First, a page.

The Not: Andre Ethier, Dodgers, OF

Andre Ethier has been so cold this month you could get frostbite just from being in the same room as him. Ethier has hit a paltry .190 the month of July, watching his .320 average drop all the way to .299. This week has been especially tough on Ethier. The Dodger's All-Star managed just 2 hits in 20 at bats, making for a .100 batting average that only Brandon Phillips, Ryan Howard, and David Freese did worse than. As if that wasn't enough, in those 20 at bats, Ethier had 0 RBI. Hitting third in the order, there is no excuse for failing to knock in even one run. Ethier will surely turn it around sooner rather than later, but this cold streak is absolutely killing his owners.

The Not-ter: Prince Fielder, Brewers, 1B

You know you're a great player when you have a .300 on-base percentage and are still the Not-ter for the week. Fielder drew 5 walks, but managed just 4 hits in 25 trips for a meager .160 average this week. Oh, and he too managed 0 RBI. The Home Run Derby has been known to hut a player's swing for the second half, but a guy who's done the Derby as many times as Fielder should be immune to such a drop off in production. Fielder should be good as new soon, but this freezing week definitely did its damage to his owners.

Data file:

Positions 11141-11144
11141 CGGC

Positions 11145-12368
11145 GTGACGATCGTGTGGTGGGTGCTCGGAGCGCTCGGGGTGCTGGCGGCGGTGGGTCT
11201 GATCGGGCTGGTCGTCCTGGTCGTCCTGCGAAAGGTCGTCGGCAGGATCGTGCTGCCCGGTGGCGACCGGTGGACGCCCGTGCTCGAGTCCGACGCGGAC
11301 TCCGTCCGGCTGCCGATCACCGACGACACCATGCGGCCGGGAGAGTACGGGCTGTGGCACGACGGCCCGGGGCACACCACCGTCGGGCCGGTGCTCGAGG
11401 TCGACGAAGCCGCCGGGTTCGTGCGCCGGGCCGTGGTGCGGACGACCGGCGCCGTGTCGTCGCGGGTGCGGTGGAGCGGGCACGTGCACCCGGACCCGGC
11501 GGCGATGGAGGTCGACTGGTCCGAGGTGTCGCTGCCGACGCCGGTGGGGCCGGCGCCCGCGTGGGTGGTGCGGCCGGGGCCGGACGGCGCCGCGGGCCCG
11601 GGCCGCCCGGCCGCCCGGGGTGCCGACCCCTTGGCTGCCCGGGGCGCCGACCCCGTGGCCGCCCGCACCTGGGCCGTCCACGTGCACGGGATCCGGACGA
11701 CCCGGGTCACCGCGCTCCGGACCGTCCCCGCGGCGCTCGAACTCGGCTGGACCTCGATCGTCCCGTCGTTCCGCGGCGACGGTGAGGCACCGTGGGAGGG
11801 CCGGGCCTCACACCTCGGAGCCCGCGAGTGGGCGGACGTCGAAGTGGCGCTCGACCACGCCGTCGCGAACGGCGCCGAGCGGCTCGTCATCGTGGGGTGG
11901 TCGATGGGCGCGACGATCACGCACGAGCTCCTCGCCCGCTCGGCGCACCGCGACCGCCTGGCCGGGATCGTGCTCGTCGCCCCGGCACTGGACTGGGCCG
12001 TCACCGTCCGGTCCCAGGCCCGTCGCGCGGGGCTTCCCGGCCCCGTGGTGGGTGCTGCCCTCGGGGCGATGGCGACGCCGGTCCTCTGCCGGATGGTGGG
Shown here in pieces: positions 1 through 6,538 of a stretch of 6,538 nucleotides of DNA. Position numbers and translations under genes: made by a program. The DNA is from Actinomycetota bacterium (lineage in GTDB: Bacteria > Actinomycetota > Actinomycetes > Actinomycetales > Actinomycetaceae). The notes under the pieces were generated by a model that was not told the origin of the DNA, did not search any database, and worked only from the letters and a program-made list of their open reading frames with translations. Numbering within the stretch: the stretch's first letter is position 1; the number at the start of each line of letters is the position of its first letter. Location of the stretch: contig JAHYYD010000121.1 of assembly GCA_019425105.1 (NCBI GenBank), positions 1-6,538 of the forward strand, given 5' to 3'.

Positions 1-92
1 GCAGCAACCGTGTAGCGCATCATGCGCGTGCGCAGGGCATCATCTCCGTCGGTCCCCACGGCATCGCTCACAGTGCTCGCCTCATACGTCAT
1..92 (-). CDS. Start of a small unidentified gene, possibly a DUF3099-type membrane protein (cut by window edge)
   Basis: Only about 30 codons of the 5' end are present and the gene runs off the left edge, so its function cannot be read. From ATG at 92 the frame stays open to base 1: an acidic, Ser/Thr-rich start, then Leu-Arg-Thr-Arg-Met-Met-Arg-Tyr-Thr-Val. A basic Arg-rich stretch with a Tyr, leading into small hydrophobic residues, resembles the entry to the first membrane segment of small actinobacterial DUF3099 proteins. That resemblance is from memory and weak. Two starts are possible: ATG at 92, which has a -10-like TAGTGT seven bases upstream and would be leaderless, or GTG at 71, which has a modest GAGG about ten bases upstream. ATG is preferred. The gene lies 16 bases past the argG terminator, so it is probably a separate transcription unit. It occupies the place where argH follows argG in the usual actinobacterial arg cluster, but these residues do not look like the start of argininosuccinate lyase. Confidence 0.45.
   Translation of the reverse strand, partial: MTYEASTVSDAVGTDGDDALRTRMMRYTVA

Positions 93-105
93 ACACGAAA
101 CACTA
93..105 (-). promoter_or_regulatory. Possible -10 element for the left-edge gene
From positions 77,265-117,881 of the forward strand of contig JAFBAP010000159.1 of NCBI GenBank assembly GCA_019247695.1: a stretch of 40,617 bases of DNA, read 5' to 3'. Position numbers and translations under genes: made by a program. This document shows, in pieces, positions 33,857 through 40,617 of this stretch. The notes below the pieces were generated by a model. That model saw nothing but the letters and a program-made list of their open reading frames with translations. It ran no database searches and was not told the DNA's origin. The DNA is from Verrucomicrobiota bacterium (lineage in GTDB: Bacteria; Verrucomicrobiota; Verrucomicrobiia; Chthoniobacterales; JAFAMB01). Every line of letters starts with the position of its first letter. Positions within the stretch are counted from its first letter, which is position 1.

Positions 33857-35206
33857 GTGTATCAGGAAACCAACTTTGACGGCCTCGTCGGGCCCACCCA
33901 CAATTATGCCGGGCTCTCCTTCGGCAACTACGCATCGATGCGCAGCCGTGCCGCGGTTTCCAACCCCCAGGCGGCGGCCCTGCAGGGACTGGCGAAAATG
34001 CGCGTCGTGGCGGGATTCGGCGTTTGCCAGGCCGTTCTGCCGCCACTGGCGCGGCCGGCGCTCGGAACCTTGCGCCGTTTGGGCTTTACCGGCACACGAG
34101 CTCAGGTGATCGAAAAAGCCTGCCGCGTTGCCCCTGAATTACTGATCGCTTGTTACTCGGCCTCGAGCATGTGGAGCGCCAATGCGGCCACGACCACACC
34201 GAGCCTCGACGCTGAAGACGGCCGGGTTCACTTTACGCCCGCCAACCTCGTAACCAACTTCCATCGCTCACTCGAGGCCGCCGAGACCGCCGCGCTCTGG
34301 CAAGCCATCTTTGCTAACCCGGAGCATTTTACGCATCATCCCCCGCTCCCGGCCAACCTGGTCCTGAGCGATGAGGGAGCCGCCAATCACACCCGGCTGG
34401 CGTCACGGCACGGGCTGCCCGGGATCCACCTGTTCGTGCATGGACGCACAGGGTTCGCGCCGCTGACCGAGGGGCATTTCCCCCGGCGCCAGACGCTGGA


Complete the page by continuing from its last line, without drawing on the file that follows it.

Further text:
The Not-test: Brandon Phillips, Reds, 2B

Brandon Phillips has been absolutely brutal this month. The powerful second baseman has watched his .300 average drop all the way to .278 in the month of July. This week alone it's dropped a full 12 points. Phillips managed just one hit all week. Just one. He walked twice, but that is hardly any consolation. However, Phillips did knock in two runs, something Ethier and Fielder couldn't do. Phillips is an elite fantasy second baseman, so owners can only cross their fingers and hope that he comes around soon. He can't have another week like this if fantasy owners want to make the playoffs.

AL Batters

The Hot: Carlos Guillen, Tigers, 2B

Not only has Guillen actually come back from the injury that knocked him out last August 16th, but also he has come off hitting at an absolutely insane clip. Guillen has gotten a hit in all 6 of his games off the DL. Guillen has struck out just once in his 6 games. Guillen has knocked in four runs in his 6 games. And Guillen is hitting .412 over the last week, 9th in the AL over that span. Guillen has been on an absolute tear and considering he plays second base, an extremely scarce position, he is a great mixed league option. If Guillen is still floating around the waiver wire, you need to pick him up now.

The Hotter: Brett Gardner, Yankees, OF

I am not a big Gardner fan, but I have to admit that the Yankees' speedster is hitting like a machine of late. He is clearly the Yanks' best option hitting in the leadoff spot. Gardner is 12/25 since the break, good for a .480 average trailing just Joe Mauer in the AL over that stretch. Not only is Gardner hitting, but also he's running like a man possessed, stealing 7 bases in 7 chances. Getting on at a .552 clip, Gardner must be started in all leagues while he's on his hot streak.

The Hottest: Joe Mauer, Twins, C/1B